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04-29-2010, 10:42 PM   #1
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flashing yellow and red in KX

I have read the manual but can find no reference to turning off this annoying component. When I take any photo that has black and white sections the flashing colours drive me mad as I can't see the pic very well. I took some photos of the mist the other morning and of course I get this great expanse of yellow flashing at me! Does anyone have an idea of how to turn this off?? What makes matters worse I am without a computer at the moment (library now) so can't even bring up pics to look at. thanks.

04-29-2010, 10:44 PM   #2
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That's your camera warning you that there is clipping in both highlights and dark areas. You can turn it off in your menu. It's under PLAY menu #1, look in playback display method.
04-29-2010, 10:46 PM   #3
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The option is called something along the lines of 'highlight overexposed areas'.

BTW, if you're seeing these areas to the point where they drive you nuts, you might need to drop down by 1 or 2 EVs, especially when shooting the sky!

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04-29-2010, 10:49 PM   #4
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As others have noted, that's the exposure warning. All of the cameras have it and it's turned off on every one of mine. It could be useful if the camera could actually recognize what is Supposed to be Black, Or White, but it cannot so, useless feature IMO.



04-29-2010, 11:07 PM   #5
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Thank you hangu for the method of removing, now turned off. Totally agree with you Jeff, as while I am aware that some of it does show me my stuff ups, I really don't think the shadow of the man laying a wreath (at our Anzac day) needs to ruin my eyesight. Thanks for all the replies.
04-30-2010, 06:32 AM   #6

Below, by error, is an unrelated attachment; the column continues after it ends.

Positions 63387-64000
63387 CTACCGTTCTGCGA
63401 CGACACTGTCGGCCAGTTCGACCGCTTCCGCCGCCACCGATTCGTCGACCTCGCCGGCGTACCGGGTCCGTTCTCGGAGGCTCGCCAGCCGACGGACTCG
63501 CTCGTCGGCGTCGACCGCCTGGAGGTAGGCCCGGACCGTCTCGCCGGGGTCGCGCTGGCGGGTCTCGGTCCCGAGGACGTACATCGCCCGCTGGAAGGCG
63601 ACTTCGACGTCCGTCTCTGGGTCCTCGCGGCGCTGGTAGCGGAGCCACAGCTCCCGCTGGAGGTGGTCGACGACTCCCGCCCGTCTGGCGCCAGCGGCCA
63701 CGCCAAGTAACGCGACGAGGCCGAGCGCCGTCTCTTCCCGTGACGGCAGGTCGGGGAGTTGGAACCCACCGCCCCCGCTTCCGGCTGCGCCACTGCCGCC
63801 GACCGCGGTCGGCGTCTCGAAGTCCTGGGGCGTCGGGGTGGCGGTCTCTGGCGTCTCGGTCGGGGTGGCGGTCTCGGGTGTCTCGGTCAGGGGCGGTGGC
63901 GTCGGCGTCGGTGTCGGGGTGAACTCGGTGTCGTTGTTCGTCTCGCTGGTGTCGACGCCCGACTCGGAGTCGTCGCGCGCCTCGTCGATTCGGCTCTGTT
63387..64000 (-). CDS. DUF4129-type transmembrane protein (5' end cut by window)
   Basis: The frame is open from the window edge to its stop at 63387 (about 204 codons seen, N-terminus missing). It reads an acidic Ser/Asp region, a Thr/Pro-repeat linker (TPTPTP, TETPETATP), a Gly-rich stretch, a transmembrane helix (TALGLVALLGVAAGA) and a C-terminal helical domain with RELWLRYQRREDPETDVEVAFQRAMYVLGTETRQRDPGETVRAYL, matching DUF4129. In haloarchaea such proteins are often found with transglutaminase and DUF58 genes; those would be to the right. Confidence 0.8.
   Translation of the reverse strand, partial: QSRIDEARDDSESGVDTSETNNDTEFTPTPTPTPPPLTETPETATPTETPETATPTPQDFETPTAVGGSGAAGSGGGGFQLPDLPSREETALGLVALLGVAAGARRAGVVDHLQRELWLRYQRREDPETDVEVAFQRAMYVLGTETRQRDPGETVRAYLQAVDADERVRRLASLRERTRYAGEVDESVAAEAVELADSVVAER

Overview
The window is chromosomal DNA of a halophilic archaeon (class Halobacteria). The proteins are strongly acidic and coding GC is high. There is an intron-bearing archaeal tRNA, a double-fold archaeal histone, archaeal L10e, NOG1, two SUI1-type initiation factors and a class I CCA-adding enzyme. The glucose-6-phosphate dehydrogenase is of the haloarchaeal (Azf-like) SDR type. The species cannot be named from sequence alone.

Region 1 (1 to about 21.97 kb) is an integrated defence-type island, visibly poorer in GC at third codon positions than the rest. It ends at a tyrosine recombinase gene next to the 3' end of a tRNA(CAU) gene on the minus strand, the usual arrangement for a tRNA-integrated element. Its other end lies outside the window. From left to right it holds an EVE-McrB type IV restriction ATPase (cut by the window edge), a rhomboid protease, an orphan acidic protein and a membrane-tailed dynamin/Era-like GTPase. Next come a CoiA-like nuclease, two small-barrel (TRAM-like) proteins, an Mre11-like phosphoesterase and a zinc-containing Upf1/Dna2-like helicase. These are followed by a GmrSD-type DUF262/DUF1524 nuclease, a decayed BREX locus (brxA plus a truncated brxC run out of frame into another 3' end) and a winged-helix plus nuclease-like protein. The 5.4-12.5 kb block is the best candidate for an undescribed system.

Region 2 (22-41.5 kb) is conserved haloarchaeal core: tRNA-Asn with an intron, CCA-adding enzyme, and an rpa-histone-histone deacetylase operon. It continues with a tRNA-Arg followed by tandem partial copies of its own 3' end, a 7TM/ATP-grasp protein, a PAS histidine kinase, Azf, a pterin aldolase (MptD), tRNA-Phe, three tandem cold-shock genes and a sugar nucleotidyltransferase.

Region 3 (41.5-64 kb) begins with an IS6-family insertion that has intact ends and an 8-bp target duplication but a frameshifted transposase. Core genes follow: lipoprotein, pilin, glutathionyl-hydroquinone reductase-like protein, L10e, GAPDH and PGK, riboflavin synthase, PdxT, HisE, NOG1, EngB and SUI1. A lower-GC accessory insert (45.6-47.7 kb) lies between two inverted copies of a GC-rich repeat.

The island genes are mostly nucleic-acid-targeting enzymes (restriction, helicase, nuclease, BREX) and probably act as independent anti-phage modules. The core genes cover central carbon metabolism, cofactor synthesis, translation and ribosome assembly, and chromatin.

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QuoteOriginally posted by JeffJS Quote
As others have noted, that's the exposure warning. All of the cameras have it and it's turned off on every one of mine. It could be useful if the camera could actually recognize what is Supposed to be Black, Or White, but it cannot so, useless feature IMO.

I haven't used it extensively on the K-x, only on my old Canon Xsi but I can't imagine the Kx being any different:

Highlight clipping doesn't just pop up for every black/white object. It only pops up for over/underexposure, which happens to be very common with black/white objects. For that reason alone, it's a very useful feature. It's a bit disconcerting to view at times but when metering is important, it's a god send along with the histogram.

Shouldn't knock it.
04-30-2010, 06:53 AM   #7
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QuoteOriginally posted by hangu Quote
I haven't used it extensively on the K-x, only on my old Canon Xsi but I can't imagine the Kx being any different:

Highlight clipping doesn't just pop up for every black/white object. It only pops up for over/underexposure, which happens to be very common with black/white objects. For that reason alone, it's a very useful feature. It's a bit disconcerting to view at times but when metering is important, it's a god send along with the histogram.

Shouldn't knock it.
Ok. Whatever you say.